Much has been said recently about Red Gate's community involvement and commitment to the DotNet community. Much of this has been unduly negative.
Before you start throwing stones and spewing obscenities, consider some additional facts:
- Red Gate's software is actually very good. I have worked on many projects where Red Gate's software was instrumental in finishing successfully.
- Red Gate is VERY good to the community. I have spoken at many user groups and code camps where Red Gate has been a sponsor. Red Gate consistently offers up money to pay for the venue or food, and they will often give away licenses as door prizes. There are many such community events that would not take place without Red Gate's support. All I have ever seen them ask for is to have their products mentioned or be listed as a sponsor. They don't insist on anyone following a specific script. They don't monitor how their products are showcased. They let their products speak for themselves.
- Red Gate sponsors the Simple Talk web site. I publish there regularly. Red Gate has never exerted editorial pressure on me. No one has ever told me we can't publish this unless you mention Red Gate products. No one has ever said, you need to say nice things about Red Gate products in order to be published. They have told me, "you need to make this less academic, so you don't alienate too many readers. "You need to actually write an introduction so people will know what you are talking about". "You need to write this so that someone who isn't a reflection nut will follow what you are trying to say." In short, they have been good editors worried about the quality of the content and what the readers are likely to be interested in.
For me personally, Red Gate and Simple Talk have both been excellent to work with.
As for the developer outrage…
I am a little embarrassed by so much of the response that I am seeing. So much of the complaints remind me of little children whining "but you promised"
Semantics aside. A promise is just a promise. It's not like they "pinky sweared". Sadly no amount name calling or "double dog daring" will change the economics of the situation.
Red Gate is not a multibillion dollar corporation. They are a mid size company doing the best they can. Without a doubt, their pockets are not as deep as Microsoft's. I honestly believe that they did try to make the "freemium" model work. Sadly it did not.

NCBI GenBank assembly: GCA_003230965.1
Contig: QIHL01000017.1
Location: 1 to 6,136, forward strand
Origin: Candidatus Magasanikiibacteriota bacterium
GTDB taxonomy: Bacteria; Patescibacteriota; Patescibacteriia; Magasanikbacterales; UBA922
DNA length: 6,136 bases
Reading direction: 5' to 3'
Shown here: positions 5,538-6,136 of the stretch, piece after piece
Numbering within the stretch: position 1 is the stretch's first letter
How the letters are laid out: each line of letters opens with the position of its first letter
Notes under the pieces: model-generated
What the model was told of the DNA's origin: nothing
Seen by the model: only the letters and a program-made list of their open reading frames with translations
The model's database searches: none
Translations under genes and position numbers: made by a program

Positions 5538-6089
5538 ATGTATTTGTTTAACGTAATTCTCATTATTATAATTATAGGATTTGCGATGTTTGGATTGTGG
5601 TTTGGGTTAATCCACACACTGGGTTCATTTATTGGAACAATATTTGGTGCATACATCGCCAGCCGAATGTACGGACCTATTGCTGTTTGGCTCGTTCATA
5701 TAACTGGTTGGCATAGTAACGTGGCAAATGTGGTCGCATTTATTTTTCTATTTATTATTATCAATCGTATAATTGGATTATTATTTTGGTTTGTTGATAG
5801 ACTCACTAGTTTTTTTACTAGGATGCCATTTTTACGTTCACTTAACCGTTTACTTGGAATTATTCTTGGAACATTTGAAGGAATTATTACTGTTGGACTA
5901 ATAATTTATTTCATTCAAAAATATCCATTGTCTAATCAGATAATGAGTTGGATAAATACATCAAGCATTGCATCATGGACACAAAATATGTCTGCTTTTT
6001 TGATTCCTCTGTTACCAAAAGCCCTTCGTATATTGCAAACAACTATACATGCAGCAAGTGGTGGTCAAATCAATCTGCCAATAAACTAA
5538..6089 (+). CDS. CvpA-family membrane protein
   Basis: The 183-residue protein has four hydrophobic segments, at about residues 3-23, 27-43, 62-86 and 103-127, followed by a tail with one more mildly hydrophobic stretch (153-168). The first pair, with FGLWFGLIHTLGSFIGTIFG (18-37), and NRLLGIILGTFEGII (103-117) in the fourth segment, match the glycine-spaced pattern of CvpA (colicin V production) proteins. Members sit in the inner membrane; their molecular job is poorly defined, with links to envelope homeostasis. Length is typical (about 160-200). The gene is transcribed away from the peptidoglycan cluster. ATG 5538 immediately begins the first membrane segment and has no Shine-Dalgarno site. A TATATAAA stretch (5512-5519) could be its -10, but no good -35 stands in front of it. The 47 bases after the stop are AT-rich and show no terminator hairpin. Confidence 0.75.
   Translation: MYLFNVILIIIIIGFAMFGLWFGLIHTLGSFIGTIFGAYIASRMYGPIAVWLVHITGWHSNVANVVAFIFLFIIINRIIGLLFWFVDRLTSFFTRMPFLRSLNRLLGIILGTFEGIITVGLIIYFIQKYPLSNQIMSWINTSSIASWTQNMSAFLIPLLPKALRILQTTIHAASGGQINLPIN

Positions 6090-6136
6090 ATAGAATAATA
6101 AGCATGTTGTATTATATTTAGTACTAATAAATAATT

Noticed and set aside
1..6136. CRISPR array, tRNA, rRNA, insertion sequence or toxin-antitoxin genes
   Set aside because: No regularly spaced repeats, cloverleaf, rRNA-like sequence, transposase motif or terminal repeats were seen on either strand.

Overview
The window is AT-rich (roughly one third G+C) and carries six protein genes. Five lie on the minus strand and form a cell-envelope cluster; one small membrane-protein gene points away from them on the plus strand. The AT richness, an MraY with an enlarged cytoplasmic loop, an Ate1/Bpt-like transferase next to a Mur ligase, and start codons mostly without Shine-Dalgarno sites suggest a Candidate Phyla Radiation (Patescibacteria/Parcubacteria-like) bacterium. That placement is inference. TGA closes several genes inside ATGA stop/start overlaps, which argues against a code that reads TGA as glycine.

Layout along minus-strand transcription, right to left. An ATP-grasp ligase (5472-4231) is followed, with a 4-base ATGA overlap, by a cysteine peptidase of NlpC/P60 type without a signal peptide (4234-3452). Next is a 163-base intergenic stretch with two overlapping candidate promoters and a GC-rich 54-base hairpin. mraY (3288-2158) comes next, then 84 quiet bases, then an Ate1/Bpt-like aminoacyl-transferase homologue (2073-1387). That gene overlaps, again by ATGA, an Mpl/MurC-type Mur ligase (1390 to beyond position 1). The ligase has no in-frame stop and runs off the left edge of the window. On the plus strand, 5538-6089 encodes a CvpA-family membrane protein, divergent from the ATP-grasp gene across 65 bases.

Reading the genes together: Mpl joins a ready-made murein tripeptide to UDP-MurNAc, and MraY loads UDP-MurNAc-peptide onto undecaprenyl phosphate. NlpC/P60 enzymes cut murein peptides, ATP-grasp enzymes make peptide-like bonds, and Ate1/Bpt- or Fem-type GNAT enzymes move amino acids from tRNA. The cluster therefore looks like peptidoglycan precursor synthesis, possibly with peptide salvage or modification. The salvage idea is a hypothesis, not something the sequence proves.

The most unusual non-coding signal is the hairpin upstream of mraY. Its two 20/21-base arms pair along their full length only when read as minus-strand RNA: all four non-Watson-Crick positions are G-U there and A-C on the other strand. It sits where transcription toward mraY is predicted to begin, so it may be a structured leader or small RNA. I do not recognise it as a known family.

I have no doubt that they intended for it to work and that they tried to make it work. I also have no doubt that they labored over making this decision. This could not have been an easy decision to make.
Many people are gleefully proclaiming a massive backlash against Red Gate swearing off their wonderful products and promising to bash them at every opportunity from now on. This is childish behavior that does not represent professionals. This type of behavior is more in line with bullies in the school yard than professionals in a professional community.
Now for my own prediction…
This back lash against Red Gate is not likely to last very long. We will all realize that we still need their products. We may look around for alternatives, but realize that they really do have the best in class for every product that they produce, and that they really are not exorbitantly priced. We will see them sponsoring Code Camps and User Groups and be reminded, "hey this isn't such a bad company".
On the other hand, software shops like Red Gate, will remember this back lash and give a second thought to supporting open source projects. They will worry about getting involved when an individual wants to turn over control for a product that they developed but can no longer support alone. Who wants to run the risk of not being able to follow through on their best intentions.
In the end we may all suffer, even the toddlers among us throwing the temper tantrum, "BUT YOU PROMISED!"
Before anyone asks or jumps to conclusions, I do not get paid by Red Gate to say any of this. I have often written about their products, and I have long thought that they are a wonderful company with amazing products. If they ever open an office in the SE United States, I will be one of the first to apply.